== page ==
Skip to main content

G6PD promotes cell proliferation and dexamethasone resistance in multiple myeloma via increasing anti-oxidant production and activating Wnt/β-catenin pathway



Glucose-6-phosphate dehydrogenase (G6PD) as the rate-limiting enzyme in the pentose phosphate pathway (PPP) is well-established as an aberrantly expressed protein in numerous clinical diseases; however, its role in cancer, specifically in multiple myeloma (MM) remains elusive.


In this study, serum metabolites in 70 normal people and 70 newly diagnosed MM patients were analyzed using untargeted metabolomics and the results were verified using ELISA. The survival analysis of multiple clinical datasets was performed to identify a potential target gene in MM. The oncogenic role of G6PD was investigated using lentivirus-based overexpression or knockdown of G6PD using RNAi or an inhibitor in vitro, and in a xenograft mouse model in vivo. The mechanisms of induced Dexamethasone (Dexa)-resistance of G6PD were further explored using the above established MM cell lines in vitro.


Based on the screening of potential genes, PPP was shown to be involved in the occurrence of MM, which was evidenced by the differential expression of serum metabolites of G6P and Dehydroepiandrosterone sulfate (DHEAS, the more stable sulfate ester form of an endogenously uncompetitive G6PD inhibitor known as DHEA). Elevated G6PD promoted MM cell proliferation. Mechanistically, high G6PD expression enhanced enzymatic generation of the antioxidant NADPH via the PPP and decreased the production of reactive oxygen species (ROS), thus inducing the proliferation and Dexa resistance in MM cells. Furthermore, canonical Wnt/β-catenin signaling also participated in regulating G6PD-induced drug resistance and cellular redox levels of ROS. Intriguingly, DHEA treatment could enhance the sensitivity of MM cells to Dexa primarily through augmenting cellular oxidative stress.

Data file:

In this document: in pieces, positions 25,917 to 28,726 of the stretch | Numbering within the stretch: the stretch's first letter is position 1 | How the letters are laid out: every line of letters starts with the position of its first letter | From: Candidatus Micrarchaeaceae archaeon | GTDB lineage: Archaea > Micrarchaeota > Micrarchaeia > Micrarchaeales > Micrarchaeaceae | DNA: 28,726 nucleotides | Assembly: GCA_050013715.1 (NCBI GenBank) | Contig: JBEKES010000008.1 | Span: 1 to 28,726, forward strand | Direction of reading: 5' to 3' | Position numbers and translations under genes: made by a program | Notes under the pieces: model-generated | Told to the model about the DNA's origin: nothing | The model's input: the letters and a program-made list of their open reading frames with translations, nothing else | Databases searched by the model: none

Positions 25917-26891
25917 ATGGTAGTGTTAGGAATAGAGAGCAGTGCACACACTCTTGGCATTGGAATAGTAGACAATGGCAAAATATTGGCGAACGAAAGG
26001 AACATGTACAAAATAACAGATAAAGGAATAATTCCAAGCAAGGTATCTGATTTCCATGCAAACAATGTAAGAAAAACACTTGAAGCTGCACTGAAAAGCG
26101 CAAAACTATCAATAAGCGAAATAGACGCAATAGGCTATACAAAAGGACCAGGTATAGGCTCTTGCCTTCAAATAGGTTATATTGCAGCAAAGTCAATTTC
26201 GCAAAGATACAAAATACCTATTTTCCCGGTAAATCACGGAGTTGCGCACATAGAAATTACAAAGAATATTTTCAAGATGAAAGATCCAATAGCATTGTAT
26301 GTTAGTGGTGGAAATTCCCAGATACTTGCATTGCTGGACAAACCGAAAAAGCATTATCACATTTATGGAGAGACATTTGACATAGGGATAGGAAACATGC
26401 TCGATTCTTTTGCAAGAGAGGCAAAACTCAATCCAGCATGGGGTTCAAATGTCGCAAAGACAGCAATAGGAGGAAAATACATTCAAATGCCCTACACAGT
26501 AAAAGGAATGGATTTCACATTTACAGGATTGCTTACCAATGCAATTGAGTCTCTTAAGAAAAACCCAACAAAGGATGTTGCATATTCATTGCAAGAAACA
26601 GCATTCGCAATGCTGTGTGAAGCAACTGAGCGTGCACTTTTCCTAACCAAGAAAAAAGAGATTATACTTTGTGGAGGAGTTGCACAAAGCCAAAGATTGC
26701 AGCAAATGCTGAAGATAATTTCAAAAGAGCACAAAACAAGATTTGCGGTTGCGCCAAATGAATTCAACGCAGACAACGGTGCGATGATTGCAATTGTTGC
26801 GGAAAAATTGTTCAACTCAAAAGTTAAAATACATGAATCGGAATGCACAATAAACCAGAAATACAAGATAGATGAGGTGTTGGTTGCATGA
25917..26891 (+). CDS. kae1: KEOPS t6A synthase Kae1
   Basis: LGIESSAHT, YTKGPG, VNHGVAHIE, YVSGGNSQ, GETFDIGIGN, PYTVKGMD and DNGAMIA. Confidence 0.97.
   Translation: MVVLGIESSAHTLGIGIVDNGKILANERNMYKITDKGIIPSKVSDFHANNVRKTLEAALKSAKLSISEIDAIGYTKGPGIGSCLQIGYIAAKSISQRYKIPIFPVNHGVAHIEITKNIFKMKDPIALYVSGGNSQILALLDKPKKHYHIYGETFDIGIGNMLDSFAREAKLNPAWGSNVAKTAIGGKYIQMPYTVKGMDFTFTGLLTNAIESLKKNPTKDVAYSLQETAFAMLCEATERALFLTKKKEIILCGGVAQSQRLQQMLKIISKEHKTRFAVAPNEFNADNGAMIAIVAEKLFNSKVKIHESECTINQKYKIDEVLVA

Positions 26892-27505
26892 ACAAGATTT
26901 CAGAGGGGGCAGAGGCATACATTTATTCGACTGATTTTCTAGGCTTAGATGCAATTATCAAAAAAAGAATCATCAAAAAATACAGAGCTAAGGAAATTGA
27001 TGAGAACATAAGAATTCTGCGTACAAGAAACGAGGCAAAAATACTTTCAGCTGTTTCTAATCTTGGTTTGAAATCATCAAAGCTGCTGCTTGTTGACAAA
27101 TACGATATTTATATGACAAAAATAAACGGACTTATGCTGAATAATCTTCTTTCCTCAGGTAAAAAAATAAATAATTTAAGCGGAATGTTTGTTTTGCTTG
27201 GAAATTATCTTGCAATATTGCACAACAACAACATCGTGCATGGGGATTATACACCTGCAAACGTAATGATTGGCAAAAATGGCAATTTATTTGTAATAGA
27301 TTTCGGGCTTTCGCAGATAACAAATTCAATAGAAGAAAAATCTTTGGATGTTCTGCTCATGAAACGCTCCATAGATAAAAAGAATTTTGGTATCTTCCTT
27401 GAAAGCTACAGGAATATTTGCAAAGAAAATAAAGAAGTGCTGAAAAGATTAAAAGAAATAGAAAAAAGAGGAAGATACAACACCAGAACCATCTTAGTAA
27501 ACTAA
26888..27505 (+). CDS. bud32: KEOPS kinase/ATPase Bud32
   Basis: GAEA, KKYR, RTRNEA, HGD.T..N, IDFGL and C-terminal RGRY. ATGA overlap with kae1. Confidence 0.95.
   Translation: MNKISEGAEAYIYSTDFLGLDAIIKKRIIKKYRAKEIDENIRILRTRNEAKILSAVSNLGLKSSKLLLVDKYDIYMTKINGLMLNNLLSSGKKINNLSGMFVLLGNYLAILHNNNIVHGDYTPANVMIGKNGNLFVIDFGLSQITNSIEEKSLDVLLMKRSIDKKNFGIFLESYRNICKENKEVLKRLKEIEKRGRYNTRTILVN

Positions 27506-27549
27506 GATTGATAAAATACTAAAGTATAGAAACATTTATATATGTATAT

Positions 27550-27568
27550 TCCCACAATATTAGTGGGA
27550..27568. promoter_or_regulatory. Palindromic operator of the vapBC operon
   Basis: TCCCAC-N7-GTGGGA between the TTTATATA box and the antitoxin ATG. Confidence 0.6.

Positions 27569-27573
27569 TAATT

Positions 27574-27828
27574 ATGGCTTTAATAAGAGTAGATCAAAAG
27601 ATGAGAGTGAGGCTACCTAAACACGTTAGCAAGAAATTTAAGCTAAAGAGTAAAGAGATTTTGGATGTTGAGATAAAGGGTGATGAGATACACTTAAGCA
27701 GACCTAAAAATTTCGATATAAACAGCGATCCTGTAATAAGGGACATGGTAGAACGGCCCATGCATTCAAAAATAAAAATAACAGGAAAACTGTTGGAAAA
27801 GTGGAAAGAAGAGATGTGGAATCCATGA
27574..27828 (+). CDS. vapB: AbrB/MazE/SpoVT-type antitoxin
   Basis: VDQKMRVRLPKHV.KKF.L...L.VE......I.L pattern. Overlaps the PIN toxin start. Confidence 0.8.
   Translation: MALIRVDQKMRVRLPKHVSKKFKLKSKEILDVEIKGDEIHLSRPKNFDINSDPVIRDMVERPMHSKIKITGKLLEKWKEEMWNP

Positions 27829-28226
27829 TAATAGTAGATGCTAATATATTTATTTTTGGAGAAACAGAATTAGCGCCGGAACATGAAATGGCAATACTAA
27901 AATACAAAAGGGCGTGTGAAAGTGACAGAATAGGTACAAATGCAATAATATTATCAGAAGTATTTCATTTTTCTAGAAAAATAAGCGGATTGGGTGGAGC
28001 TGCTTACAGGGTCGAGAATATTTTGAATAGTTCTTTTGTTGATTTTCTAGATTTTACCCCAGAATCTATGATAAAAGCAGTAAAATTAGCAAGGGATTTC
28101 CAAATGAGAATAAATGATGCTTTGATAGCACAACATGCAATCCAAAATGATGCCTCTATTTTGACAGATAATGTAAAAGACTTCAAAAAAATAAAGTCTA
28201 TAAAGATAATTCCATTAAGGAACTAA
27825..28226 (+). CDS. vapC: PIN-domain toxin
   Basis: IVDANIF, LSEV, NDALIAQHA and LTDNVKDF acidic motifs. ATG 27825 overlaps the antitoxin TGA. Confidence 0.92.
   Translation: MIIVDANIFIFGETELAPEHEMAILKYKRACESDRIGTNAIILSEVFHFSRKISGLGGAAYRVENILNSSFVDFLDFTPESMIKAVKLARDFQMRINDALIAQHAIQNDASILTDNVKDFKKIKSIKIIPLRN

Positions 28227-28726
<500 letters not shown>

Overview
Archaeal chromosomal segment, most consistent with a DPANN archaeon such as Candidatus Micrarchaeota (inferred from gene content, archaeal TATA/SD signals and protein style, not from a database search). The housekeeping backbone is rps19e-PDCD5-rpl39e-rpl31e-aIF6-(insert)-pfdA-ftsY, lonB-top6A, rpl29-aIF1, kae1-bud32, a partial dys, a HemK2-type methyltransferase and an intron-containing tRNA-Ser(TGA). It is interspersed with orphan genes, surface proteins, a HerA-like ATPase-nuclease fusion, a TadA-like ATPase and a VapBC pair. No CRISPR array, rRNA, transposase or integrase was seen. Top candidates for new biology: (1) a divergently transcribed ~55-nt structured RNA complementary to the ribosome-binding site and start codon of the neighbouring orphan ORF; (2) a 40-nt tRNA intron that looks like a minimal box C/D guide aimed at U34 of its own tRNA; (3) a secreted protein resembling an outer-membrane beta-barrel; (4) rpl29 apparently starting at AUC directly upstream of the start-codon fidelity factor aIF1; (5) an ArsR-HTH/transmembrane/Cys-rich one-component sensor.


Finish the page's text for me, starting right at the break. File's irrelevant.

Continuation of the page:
Our data demonstrate that G6PD enhances the generation of the enzymatic anti-oxidant NADPH and decreases ROS generation, thereby promoting resistance to Dexa-induced apoptosis via the enzymatic PPP and non-enzymatic Wnt/β-catenin signaling pathway in MM. Targeting G6PD to harness cellular redox may serve as a promising novel strategy for the management of MM.


Multiple myeloma (MM) is the second most common hematological malignancy worldwide. It was estimated that there were 34,920 new cases and 14,210 deaths in the United States in 2021 [1]. In 2017, there were 152,746 (140,564 to 172,662) incident cases of MM worldwide [2]. According to statistics collected in China, the incidence of MM in 2016 was 1.60 per 100,000 people [3, 4]. The last two decades have seen the development of cancer therapeutics from proteasome inhibitors (PIs, such as Bortezomib/BTZ) and immunomodulatory drugs (IMiDs) to antibody-based [5] or chimeric antigen receptor (CAR)-based [6, 7] targeting immunotherapies, all of which have achieved significant improvements in extending the survival of MM patients. However, most MM patients inevitably relapse, which is the most intractable problem regarding MM treatment [8]. Currently, the mechanisms driving the pathogenesis and progression of relapsed or refractory MM are poorly understood, and the additional hallmark of metabolic reprogramming in several tumors, particularly in MM, is poorly understood [9]. There is a growing interest in the pathways associated with reductive biosynthesis and redox homeostasis in cancer [10].

Glucose-6-phosphate dehydrogenase (G6PD) is an archetypical housekeeping gene encoding the first and rate-limiting enzyme (EC1.1.1.49) in the pentose phosphate pathway (PPP), which catalyzes glucose-6-phosphate (G6P) into 6-phosphogluconolactone [11]. PPP is the major metabolic pathway supplying the major source of reduced power nicotinamide adenine dinucleotide phosphate (NADPH) in the cytoplasm, and it serves as another route for glucose uptake and metabolism instead of glycolysis [12]. NADPH regenerates the essential antioxidant glutathione (GSH) that is vital for maintaining cellular redox homeostasis [11, 13]. The critical physiological and pathological roles of G6PD activity in maintaining redox homeostasis of healthy or diseased cells have been extensively discussed [14]. However, the mechanisms of G6PD activity on cell proliferation, survival, and chemo-resistance in MM have not been clearly defined.